Event - FDA on parallel track with Europe on Potiga

Analysis

Potiga (ezogabine) may get a judgement in the US before it does in Europe (Event - Valeant’s recent efforts reduce dependence on retigabine, June 10, 2010). An FDA advisory committee will make its recommendation on August 11, yet it is anybody’s guess what the panel will do with the Valeant Pharmaceuticals International adjunctive treatment for partial onset seizures.

Observers believe the FDA’s increasing caution in central nervous system drugs, as well as ezogabine’s high dropout rate from adverse events, will raise some question marks among panellists and FDA staff members assessing the novel potassium channel/GABA agonist. The FDA has already turned back one epilepsy drug so far this year, Dainippon’s Stedesa (Dainippon receives an unwelcome knock back to Stedesa, May 4, 2010).

Product Potiga (retigabine)
Company Valeant Pharmaceuticals International
GlaxoSmithKline
Market cap Valeant $4.37bn
GSK $85.6bn
Product NPV Valeant $193m
GSK $188m
% of market cap Valeant 4%
GSK 0%
Event type FDA advisory committee
Date August 11, 2010

In addition, ezogabine’s pivotal trials were against placebo, rather than marketed drugs, raising questions as to whether it will be a success in an already-crowded and genericised anti-epileptic market. Thus, observers are not overly excited about the prospects for ezogabine, formerly known generically as retigabine.

Although the FDA is still scheduled to deliver its final verdict on Potiga by the drug's PDUFA date of August 30, the chances of a standard three-month postponement seems high.

Urge to merge

As it awaits regulatory rulings on both continents, Valeant is in the midst of its own merger with Canada’s Biovail (Biovail and Valeant join forces to drive growth, June 22, 2010). Shares in both companies have been on an upward trend since the announcement of the $3.2bn merger.

The merger will create both a catalogue of established products and a pipeline of promising candidates – although it is worth noting that in addition to ezogabine only Biovail’s schinzophrenia treatment AZ-004 and Parkinson’s disease treatment JP-1730 have sales estimates attached to them. As such, a win on ezogabine would set an early positive tone for the merger.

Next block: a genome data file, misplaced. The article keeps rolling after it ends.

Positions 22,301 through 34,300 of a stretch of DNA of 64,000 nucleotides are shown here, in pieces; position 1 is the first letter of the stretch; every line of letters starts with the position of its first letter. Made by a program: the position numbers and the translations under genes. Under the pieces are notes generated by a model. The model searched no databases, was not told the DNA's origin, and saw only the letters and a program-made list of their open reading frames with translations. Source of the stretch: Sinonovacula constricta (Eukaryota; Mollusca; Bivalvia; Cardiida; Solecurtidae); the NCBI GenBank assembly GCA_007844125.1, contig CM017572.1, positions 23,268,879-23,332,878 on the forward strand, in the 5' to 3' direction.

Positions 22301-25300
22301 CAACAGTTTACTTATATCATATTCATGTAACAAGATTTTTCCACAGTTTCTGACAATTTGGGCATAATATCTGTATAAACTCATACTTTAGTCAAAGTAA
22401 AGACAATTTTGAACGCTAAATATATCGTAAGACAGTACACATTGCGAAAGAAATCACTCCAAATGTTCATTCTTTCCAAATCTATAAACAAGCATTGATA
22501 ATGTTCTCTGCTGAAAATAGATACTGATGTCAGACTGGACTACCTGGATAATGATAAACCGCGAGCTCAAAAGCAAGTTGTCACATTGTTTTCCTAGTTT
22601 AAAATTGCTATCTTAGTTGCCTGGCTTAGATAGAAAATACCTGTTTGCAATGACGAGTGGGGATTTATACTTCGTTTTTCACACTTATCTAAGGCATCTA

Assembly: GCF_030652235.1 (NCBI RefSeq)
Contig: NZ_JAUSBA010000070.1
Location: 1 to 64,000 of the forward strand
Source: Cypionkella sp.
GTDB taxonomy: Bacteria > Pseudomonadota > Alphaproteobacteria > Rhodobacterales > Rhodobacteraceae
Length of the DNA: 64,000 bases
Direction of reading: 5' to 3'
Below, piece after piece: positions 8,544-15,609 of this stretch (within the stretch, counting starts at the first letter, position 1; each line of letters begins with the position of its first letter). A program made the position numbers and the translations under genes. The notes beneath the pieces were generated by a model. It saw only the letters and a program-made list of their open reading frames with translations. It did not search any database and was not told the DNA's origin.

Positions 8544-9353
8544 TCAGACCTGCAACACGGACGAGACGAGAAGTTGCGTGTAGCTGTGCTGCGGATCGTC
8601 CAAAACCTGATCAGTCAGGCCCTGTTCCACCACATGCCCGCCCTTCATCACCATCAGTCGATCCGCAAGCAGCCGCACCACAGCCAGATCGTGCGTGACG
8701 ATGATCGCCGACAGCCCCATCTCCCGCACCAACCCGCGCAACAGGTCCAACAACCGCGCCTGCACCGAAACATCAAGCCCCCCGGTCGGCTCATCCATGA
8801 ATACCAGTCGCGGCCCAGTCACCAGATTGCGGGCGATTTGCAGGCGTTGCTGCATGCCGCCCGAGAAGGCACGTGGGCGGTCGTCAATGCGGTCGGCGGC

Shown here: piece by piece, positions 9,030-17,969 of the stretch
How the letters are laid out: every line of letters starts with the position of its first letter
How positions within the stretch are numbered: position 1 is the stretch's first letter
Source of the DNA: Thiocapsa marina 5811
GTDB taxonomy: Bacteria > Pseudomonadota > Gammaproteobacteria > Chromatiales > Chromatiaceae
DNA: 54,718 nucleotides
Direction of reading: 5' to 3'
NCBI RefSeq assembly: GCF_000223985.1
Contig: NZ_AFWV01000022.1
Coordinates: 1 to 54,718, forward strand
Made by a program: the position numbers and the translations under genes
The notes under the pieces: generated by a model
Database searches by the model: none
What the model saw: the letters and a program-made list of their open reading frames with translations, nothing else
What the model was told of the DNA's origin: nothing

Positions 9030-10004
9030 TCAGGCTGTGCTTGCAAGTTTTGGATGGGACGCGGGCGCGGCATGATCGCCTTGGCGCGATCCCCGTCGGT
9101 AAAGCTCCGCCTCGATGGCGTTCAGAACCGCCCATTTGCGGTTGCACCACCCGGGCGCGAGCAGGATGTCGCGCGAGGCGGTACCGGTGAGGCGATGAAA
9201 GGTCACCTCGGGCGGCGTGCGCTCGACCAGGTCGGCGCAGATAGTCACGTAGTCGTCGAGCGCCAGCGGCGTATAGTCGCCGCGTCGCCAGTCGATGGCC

According to EvaluatePharma data, ezogabine is projected to have worldwide sales of $219m in 2016 for Valeant’s partner GlaxoSmithKline, earning Valeant $97m in royalties and giving it a net present value of $193m for the California company.

Novel target, ho-hum results

In its favour, ezogabine has a novel target in the potassium channel. By opening the potassium channel, ezogabine dampens neuronal excitability and reduces the risk of seizures. It is being developed for patients with simple or complex partial seizures who are inadequately-controlled on one to three anti-epileptic drugs, and would give physicians another tool to control seizures in refractory patients.

While ezogabine showed statistically significant reduction in the frequency of seizures when compared to placebo, it also had a higher dropout rate from adverse events; in the pivotal Restore I trial, the dropout rate was 27% for patients on 1,200mg a day of ezogabine compared with 8.6% for placebo, and in the Restore II trial the dropout rate was 14.4% for patients on 600mg a day and 25.8% for those on 900mg, compared with 7.8% for placebo. Dizziness, somnolence, fatigue, and nausea were among the adverse events that subjects in the ezogabine arms reported.

Added to the adverse events is the relatively short half-life of ezogabine, which therefore requires it be dosed three times a day, presenting patient compliance challenges.

Meanwhile, the market is becoming heavily genericised. Former top-sellers Topamax, Lamictal, Depakote and Keppra all lost patent protection in 2008, meaning that new drugs must significantly differentiate themselves on efficacy or safety grounds to gain commercial traction. So far, many observers do not seem to believe ezogabine has that ability.

The dim commercial prospects did not stop GSK from licensing the candidate in 2008 for $125m upfront and milestones of up to $545m, plus royalties, along with co-promotion rights in the key US market. How enthusiastic the UK company is about the drug is not clear, and it requires a suprisingly positive regulatory clearance in the US and Europe for GSK to see any return on this investment.

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